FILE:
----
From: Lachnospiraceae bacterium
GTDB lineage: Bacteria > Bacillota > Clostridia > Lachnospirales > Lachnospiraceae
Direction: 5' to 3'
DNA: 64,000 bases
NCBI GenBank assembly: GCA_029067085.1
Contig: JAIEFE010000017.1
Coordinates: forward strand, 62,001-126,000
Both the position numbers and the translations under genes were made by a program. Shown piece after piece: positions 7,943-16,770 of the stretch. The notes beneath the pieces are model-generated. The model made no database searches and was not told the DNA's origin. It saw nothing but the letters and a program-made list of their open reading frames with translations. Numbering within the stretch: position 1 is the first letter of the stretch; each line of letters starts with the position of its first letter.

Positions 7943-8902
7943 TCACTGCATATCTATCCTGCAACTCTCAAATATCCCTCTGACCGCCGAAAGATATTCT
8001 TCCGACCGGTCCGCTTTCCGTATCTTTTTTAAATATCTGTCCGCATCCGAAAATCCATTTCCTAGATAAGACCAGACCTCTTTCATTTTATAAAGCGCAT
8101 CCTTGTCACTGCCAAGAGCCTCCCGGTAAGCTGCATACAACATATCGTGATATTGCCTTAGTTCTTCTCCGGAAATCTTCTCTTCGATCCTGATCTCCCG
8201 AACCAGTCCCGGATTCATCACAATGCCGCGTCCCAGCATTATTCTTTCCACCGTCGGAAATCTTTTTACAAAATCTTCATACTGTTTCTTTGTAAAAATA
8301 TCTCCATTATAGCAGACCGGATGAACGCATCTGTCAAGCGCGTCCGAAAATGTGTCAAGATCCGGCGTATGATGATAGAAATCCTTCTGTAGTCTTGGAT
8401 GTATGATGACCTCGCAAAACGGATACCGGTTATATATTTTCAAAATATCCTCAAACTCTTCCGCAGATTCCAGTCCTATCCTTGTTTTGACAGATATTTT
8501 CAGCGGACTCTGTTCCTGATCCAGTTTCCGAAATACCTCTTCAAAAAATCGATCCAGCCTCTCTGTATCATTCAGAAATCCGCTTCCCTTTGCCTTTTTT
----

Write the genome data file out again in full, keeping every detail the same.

From: Lachnospiraceae bacterium
GTDB lineage: Bacteria > Bacillota > Clostridia > Lachnospirales > Lachnospiraceae
Direction: 5' to 3'
DNA: 64,000 bases
NCBI GenBank assembly: GCA_029067085.1
Contig: JAIEFE010000017.1
Coordinates: forward strand, 62,001-126,000
Both the position numbers and the translations under genes were made by a program. Shown piece after piece: positions 7,943-16,770 of the stretch. The notes beneath the pieces are model-generated. The model made no database searches and was not told the DNA's origin. It saw nothing but the letters and a program-made list of their open reading frames with translations. Numbering within the stretch: position 1 is the first letter of the stretch; each line of letters starts with the position of its first letter.

Positions 7943-8902
7943 TCACTGCATATCTATCCTGCAACTCTCAAATATCCCTCTGACCGCCGAAAGATATTCT
8001 TCCGACCGGTCCGCTTTCCGTATCTTTTTTAAATATCTGTCCGCATCCGAAAATCCATTTCCTAGATAAGACCAGACCTCTTTCATTTTATAAAGCGCAT
8101 CCTTGTCACTGCCAAGAGCCTCCCGGTAAGCTGCATACAACATATCGTGATATTGCCTTAGTTCTTCTCCGGAAATCTTCTCTTCGATCCTGATCTCCCG
8201 AACCAGTCCCGGATTCATCACAATGCCGCGTCCCAGCATTATTCTTTCCACCGTCGGAAATCTTTTTACAAAATCTTCATACTGTTTCTTTGTAAAAATA
8301 TCTCCATTATAGCAGACCGGATGAACGCATCTGTCAAGCGCGTCCGAAAATGTGTCAAGATCCGGCGTATGATGATAGAAATCCTTCTGTAGTCTTGGAT
8401 GTATGATGACCTCGCAAAACGGATACCGGTTATATATTTTCAAAATATCCTCAAACTCTTCCGCAGATTCCAGTCCTATCCTTGTTTTGACAGATATTTT
8501 CAGCGGACTCTGTTCCTGATCCAGTTTCCGAAATACCTCTTCAAAAAATCGATCCAGCCTCTCTGTATCATTCAGAAATCCGCTTCCCTTTGCCTTTTTT